Search Standards & Resources   |   GaDOE Website
 
With the exception to the GSO Videos, this website is no longer updated and may contain outdated information. Please visit the new GSO website at http://www.georgiastandards.org.

To view the Georgia Classroom Instructional Videos, the following plug-ins need to be installed on your computer; Flash and Java.

Internet Explorer 8 users need to go to the Tools menu and select "Compatibility View".
GPS WEBSITE FINDER
Professional Learning
GLC Lesson Plan Builder (Unit Design Builder)
Partners in Education
GSO to GO

CONTACT INFORMATION
For General Information:
GSO Content
1952 Twin Towers East
205 Jesse Hill Jr. Drive SE
Atlanta, GA 30334
 (404) 463-1280
 (404) 657-5183
  bcaracci@doe.k12.ga.us

Pam Smith (Standards)
Director of Academic Standards & Instructional Services
1766 Twin Towers East
205 Jesse Hill Jr. Drive SE
Atlanta, GA 30334
 (404) 463-1929
  pamsmith@doe.k12.ga.us

  Math Staff Contacts

  GSO Staff Contacts

Help Desk
(Technical Assistance)
 (800) 869-1011

Report Problems with this Page
Is it Fair?

Cherie Long
8th grade
Ola Middle School
Henry County Schools

Contents

Task
Overview
In this task, students will play the game “Is It Fair?” in groups and record their information. Students will then use probability to determine whether they feel the game is fair or not. Predictions should be made before the game begins. Based on their trials, students will then determine all outcomes and create tree diagrams. Finally, students will determine the theoretical chance of winning for each player.

Illustrative Task

Game 1

Directions: Put a red-red and a red-yellow chip in a cup. Take turns shaking and tossing the chips. Player A scores a point if both chips land with the red side up. Player B gets a point if one of each color lands up. The first player with ten points wins the game.


Player A gets 1 point.

Player B gets 1 point.

Is this game fair? Why? Make a prediction before you play. Play the game at least 5 times (i.e., tossing the chips until one of the players has 10 points) and record your results. Calculate the relative frequency of each player’s winning. On the basis of these trials, do you think the game is fair? Analyze the game by listing all possible outcomes or drawing a tree diagram. What is the theoretical chance of winning for each player?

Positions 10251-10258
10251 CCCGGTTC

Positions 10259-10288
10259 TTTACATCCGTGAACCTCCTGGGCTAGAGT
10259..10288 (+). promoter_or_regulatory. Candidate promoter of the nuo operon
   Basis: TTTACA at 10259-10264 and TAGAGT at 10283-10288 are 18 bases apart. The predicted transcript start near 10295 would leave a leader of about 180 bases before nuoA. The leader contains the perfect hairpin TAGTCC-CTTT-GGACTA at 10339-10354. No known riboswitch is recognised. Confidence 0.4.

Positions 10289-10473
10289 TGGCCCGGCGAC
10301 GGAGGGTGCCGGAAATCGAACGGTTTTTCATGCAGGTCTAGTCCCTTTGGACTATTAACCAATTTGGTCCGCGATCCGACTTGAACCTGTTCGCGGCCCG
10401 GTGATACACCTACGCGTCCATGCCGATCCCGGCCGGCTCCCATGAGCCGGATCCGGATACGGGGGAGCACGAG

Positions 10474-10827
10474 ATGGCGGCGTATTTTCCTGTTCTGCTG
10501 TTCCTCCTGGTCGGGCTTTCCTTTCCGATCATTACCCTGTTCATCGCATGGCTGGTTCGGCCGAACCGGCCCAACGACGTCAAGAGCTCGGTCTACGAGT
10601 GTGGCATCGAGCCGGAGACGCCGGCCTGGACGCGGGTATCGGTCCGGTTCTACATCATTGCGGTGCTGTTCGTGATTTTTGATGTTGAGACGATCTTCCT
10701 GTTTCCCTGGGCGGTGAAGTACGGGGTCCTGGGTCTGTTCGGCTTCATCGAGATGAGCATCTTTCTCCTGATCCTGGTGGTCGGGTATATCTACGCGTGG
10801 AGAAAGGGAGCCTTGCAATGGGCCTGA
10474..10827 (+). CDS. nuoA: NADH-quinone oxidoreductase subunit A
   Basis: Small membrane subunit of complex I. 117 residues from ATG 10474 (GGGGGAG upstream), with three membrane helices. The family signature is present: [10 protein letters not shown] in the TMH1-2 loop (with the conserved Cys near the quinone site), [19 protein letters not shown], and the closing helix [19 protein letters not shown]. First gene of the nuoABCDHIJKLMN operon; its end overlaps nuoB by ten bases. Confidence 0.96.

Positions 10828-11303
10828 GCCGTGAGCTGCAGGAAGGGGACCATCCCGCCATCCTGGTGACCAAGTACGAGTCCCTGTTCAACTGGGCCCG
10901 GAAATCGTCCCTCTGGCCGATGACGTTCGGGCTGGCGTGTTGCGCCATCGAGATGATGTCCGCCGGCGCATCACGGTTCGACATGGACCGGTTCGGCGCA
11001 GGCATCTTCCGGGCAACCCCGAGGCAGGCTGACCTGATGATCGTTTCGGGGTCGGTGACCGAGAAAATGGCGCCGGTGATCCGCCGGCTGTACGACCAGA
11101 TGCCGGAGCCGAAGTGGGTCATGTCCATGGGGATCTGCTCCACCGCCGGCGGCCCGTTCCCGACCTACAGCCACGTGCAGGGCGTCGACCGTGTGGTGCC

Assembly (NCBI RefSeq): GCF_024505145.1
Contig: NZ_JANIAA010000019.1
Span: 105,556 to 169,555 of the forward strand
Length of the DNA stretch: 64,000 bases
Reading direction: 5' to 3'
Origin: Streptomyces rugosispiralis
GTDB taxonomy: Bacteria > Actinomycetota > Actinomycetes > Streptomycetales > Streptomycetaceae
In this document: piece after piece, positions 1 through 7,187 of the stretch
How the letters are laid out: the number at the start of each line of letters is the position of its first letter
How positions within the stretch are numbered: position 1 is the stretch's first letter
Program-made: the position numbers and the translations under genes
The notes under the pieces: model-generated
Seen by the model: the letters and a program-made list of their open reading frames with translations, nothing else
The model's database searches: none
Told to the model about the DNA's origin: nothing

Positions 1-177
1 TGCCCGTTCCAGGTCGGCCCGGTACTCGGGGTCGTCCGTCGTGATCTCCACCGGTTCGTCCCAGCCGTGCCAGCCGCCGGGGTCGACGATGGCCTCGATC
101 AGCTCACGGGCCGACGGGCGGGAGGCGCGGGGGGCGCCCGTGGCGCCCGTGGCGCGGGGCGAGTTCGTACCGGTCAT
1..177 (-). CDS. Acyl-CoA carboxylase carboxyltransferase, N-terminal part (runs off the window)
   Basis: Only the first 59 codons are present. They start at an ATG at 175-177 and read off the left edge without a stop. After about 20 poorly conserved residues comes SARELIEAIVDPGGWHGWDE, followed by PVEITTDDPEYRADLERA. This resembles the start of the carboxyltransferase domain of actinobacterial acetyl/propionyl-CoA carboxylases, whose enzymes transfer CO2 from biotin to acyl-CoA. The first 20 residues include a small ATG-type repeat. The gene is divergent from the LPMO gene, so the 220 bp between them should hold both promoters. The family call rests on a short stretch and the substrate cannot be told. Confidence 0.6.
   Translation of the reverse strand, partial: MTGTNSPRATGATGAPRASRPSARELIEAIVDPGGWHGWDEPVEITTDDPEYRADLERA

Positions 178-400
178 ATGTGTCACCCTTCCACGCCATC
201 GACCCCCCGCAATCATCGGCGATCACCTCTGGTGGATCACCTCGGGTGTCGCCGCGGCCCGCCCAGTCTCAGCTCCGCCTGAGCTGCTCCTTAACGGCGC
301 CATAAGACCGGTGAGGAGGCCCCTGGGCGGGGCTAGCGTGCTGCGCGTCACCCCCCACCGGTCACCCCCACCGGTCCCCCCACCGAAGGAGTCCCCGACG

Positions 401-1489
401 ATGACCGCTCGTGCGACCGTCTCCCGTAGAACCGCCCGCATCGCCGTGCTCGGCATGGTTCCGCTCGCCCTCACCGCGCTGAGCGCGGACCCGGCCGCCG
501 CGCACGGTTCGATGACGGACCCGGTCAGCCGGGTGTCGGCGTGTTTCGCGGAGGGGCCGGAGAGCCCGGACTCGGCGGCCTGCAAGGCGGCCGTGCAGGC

Game 2

Directions: Now add another red-red chip to the cup. In this game, if all three chips show red, Player A scores a point; otherwise, Player B scores a point.


Player A gets 1 point.

Player B gets 1 point.

Is this game fair? Discuss with your group before you play. Play the game, and record and study the results. What is each player’s chance of winning? Suppose a red-red and two red-yellow chips are used. How does this change the outcomes? Is the game fair?

Game 3

Directions: Suppose that a red-red chip is replaced by a second red-yellow chip. Again, if all three chips show red, Player A scores a point; otherwise, Player B scores a point. How does replacing one of the red-red chips with a second red-yellow chip change the outcomes? Is Game 3 fair?

Game 4

Directions: Try this game with three chips—red-blue, red-yellow, and blue-yellow. Player A scores if all three chips are different colors; Player B scores a point if two chips match.


Player A gets 1 point.

Player B gets 1 point.

Predict the fairness of this game. Discuss your reasons before playing. Play and record at least five games. Find the relative frequency of each player’s winning to decide if the game appears to be fair. How many outcomes are possible for this game? Make a tree diagram to help find the theoretical probability for each player. If this game is not fair, how would you change the scoring to make it fair?

GPS Addressed
M8D2. Students will determine the number of outcomes related to a given even.
    a. Use tree diagrams to find the number of outcomes
    b. Apply the addition and multiplication principles of counting.
M8D3. Students will use the basic laws of probability.
    a. Find the probability of simple independent events.
    b. Find the probability of compound independent events.

Video Information
Use these questions to guide your thinking about some of the important teacher ideas in the lesson featured in the video clip.
  1. What kinds of questions does the teacher ask to promote students’ problem solving?
  2. How is the teacher gauging students’ current understandings and building from those understandings?
  3. Consider the GPS standards listed with this video.
  4. What makes this lesson different from lessons you have taught on this topic?

Classroom Materials

Privacy Policy   |   Terms of Use   |   Site Requirements   |   Feedback Copyright © 2005-2006 Georgia Department of Education
mathframework